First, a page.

Atheism Vs. Feminism

“Feminism is an entire world view or gestalt, not just a laundry list of women’s issues.” -Charlotte Brunch

There’s been a bunch of drama lately on one of my favorite blogs, Blag Hag. Jen has been discussing the problem of sexism in the atheist community for awhile. She’s written more posts on the subject but these will give you an idea.

Jen let a couple of attendees of the recent American Atheists  Southeast Regional Meet write a guest post about their experiences regarding the treatment of women in the atheist community. While they mostly had good things to say about the Meet itself (good attendance, good panels), they had problems with the panel that addressed how to get more women into the atheist community.

The reaction to that post is pretty godawful (read the comments). It’s a veritable who’s who (what’s what?) of stereotypically misogynistic reactions. “You’re overreacting,” “You’re being hysterical,” “You’re taking things too seriously,” and, of course, “Why are you upset about getting hit on? I, as a man, would love to get hit on.”  Jen deals with a couple of the comments in another post.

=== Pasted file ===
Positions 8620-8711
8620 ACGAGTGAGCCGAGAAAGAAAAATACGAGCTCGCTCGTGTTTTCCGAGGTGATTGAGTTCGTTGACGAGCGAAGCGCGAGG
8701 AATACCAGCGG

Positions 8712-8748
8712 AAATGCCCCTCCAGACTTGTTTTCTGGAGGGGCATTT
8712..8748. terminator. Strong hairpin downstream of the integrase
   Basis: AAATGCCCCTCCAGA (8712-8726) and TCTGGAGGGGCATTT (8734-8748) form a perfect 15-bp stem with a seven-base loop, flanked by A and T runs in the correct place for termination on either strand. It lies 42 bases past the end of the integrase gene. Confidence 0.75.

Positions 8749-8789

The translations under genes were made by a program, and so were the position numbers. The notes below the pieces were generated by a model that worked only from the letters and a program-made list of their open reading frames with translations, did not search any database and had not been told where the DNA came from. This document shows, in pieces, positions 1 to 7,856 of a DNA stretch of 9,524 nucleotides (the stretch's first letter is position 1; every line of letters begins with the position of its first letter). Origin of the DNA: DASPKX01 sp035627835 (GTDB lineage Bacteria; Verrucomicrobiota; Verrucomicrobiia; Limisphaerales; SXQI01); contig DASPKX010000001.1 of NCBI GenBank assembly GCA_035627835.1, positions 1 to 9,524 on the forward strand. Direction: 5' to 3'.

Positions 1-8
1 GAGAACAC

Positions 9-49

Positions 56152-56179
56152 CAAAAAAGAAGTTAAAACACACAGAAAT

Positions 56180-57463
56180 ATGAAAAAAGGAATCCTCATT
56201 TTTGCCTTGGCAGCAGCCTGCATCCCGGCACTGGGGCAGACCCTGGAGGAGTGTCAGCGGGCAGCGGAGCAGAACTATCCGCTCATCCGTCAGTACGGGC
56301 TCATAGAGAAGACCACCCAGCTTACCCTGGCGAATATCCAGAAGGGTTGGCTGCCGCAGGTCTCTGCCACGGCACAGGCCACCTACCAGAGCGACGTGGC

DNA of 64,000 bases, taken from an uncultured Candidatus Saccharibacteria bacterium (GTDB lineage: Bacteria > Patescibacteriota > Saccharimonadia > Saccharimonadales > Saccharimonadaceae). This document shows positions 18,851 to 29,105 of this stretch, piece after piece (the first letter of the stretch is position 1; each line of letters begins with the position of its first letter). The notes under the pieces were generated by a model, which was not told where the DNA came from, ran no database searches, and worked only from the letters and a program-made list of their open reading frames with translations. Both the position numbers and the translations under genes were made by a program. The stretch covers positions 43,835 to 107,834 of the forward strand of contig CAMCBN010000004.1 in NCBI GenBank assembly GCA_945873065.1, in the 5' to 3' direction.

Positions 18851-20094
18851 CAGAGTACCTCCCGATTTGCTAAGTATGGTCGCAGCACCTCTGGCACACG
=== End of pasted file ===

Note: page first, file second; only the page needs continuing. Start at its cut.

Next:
(There’s some disagreement over the “facts of the case,” namely what actually happened during one of the panels which the author’s complain about specifically. Jen later removes that section until she can watch the video of the event.)

Jen writes two follow up posts on the mess. The first talks about her frustration with the situation and the second addresses her frustration with all the responses, both official and in the comments. I completely understand her annoyance and disappointment.

If you’re concerned about getting more women involved in your organization, then dismissing the complaints of women in that organization isn’t really marketing yourself well. Trying to justify men’s lecherous behavior by dismissing as “biological” is an insult to men and women, and it’s about two steps away from making women wear burquas. Telling women they are “overreacting” is absurd; either you want to hear about what you can do to improve the situation or you don’t. And look – if you’re a woman and you aren’t insulted or bothered by whatever other women are complaining about, that’s spiffy. But it doesn’t mean those women’s feelings are illegitimate.

The comments on Jen’s second post are even more disappointing. A whole bunch of people whining about how they aren’t going to apologize if they don’t think they did anything wrong. Multiple people stating they are allowed to question the legitimacy of these complaints. It is, frankly, extraordinarily disappointing from a group of people from whom I expect more.

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